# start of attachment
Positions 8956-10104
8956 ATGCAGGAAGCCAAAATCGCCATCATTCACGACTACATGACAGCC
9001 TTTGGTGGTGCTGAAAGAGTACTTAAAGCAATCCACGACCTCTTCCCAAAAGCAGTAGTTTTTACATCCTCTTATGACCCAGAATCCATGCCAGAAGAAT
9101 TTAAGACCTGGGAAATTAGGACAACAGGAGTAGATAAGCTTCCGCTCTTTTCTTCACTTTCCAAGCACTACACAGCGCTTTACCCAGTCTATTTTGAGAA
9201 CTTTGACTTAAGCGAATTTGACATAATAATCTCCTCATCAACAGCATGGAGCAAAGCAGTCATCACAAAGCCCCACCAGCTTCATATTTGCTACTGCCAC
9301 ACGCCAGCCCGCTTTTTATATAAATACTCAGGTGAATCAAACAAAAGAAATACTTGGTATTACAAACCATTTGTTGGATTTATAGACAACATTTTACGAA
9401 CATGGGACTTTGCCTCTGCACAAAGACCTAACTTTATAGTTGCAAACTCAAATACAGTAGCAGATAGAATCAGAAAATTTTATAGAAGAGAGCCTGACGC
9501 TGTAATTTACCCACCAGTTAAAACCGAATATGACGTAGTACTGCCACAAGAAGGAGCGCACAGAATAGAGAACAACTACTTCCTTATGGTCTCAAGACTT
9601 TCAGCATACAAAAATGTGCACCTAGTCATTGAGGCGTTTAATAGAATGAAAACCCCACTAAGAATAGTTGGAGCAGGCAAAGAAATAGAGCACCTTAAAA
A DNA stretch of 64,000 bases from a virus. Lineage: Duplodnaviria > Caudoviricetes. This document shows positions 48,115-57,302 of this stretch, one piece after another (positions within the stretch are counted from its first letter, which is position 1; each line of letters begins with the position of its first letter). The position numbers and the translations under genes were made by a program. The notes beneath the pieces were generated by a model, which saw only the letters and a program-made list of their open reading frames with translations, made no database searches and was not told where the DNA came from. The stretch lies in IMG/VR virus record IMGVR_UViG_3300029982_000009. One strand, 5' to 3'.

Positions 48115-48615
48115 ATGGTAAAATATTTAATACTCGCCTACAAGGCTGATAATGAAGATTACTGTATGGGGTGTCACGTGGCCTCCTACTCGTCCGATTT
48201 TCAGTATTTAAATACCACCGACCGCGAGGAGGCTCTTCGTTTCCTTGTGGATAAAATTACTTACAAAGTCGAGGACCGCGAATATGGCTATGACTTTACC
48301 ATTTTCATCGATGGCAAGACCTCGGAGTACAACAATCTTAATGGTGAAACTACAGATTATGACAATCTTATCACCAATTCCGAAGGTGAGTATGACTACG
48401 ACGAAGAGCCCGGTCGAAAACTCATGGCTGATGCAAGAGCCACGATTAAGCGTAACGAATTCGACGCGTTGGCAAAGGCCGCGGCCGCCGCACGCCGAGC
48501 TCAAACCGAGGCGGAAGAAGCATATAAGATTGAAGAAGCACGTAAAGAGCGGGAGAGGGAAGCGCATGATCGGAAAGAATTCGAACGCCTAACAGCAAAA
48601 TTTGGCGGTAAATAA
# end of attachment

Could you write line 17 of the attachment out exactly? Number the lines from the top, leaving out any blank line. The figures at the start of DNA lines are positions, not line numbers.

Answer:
48601 TTTGGCGGTAAATAA